Share / Discuss


When it came to ants, Carl Rettenmeyer ’53— like the insects—more than carried his weight.

The late biologist dedicated his career to collecting and photographing more than 100 army ant varieties during trips to the rainforests of Central and South America.

Now, the University of Connecticut, through a $500,000 grant from the National Science Foundation, is giving Rettenmeyer’s work a proper ant-thology.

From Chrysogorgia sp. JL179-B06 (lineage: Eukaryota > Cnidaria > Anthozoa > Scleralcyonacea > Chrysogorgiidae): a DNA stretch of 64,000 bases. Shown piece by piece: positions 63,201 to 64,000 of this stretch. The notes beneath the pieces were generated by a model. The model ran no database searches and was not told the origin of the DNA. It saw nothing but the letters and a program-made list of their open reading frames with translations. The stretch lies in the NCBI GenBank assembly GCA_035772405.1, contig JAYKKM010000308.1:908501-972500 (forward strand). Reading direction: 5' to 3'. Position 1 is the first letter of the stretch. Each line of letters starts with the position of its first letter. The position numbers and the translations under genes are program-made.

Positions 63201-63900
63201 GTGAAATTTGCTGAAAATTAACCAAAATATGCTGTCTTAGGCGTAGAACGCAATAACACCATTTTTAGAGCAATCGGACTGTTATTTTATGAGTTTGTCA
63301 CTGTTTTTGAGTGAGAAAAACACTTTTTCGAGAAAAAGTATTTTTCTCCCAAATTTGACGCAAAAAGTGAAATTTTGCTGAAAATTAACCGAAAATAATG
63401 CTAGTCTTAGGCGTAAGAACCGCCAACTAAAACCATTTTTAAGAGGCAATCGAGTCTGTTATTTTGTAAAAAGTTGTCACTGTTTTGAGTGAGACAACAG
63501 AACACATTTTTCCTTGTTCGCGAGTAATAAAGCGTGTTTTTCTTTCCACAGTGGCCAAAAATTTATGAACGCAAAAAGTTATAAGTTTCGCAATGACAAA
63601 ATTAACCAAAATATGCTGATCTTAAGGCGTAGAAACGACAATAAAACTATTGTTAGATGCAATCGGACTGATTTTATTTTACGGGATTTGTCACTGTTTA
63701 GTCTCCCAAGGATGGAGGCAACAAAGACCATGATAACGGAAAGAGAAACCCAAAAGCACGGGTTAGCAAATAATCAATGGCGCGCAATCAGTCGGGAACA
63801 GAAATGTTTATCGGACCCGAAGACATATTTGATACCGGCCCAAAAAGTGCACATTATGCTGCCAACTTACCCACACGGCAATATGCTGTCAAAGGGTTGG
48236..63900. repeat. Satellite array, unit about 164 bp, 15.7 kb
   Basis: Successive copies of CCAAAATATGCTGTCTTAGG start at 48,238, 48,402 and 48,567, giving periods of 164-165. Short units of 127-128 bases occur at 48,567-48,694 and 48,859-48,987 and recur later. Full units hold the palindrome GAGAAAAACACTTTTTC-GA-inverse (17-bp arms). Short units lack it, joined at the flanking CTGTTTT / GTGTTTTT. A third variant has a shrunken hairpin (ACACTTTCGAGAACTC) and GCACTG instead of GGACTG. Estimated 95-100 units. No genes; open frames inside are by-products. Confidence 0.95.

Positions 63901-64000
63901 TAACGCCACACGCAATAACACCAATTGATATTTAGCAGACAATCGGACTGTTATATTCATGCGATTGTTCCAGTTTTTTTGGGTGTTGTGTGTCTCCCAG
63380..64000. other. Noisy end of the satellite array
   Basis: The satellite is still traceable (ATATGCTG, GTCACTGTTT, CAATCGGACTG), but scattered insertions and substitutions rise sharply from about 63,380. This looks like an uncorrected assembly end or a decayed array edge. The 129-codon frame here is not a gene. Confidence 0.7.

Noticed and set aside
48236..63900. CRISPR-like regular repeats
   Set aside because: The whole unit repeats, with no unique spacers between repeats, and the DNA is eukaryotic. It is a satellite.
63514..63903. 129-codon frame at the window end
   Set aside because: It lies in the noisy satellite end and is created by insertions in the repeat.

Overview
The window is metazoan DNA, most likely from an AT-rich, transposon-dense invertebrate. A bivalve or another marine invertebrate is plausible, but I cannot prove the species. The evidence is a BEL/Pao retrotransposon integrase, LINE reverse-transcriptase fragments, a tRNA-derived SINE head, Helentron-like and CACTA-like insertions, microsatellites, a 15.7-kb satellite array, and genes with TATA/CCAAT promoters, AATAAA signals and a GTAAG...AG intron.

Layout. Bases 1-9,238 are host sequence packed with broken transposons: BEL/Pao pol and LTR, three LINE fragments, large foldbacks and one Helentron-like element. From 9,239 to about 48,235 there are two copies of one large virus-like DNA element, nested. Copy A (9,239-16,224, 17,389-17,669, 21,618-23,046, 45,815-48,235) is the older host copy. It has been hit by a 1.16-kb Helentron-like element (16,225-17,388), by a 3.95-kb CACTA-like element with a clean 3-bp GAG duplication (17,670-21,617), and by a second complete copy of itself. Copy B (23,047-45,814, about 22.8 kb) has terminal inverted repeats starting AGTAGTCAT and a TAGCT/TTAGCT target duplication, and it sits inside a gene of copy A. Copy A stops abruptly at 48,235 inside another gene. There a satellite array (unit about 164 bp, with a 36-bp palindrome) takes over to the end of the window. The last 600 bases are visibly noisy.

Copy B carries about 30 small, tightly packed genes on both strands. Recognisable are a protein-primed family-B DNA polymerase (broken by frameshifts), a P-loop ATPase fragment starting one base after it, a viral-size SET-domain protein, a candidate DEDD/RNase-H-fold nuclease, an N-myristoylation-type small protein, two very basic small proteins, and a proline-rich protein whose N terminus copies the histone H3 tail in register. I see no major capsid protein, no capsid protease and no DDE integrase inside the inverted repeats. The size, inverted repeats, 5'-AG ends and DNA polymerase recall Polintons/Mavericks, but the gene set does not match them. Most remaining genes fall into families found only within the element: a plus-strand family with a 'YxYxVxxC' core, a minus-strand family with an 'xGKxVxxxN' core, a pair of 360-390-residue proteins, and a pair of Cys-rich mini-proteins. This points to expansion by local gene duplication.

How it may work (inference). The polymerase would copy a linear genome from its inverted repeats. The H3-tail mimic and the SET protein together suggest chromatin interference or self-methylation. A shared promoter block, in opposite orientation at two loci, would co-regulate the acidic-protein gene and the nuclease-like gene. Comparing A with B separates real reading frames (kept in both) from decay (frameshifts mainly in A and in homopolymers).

The university, where Rettenmeyer taught for many years, will clean and digitally catalog 2 million ant specimens and related organisms collected by Rettenmeyer and his wife, Marian, over 50 years.

“There are so many seemingly banal parts of science that don’t get glory but are fundamental,” says Liz Nichols, Swarthmore assistant professor of conservation biology, who herself digitized more than 18,000 dung beetles for the American Museum of Natural History. “Gluing ants’ feet back on is important to maintaining the legacy of a man dedicated to collecting a part of the natural world we may never have access to again.”

Cataloging began this summer, with the first of two exhibits set to open at UConn early next year.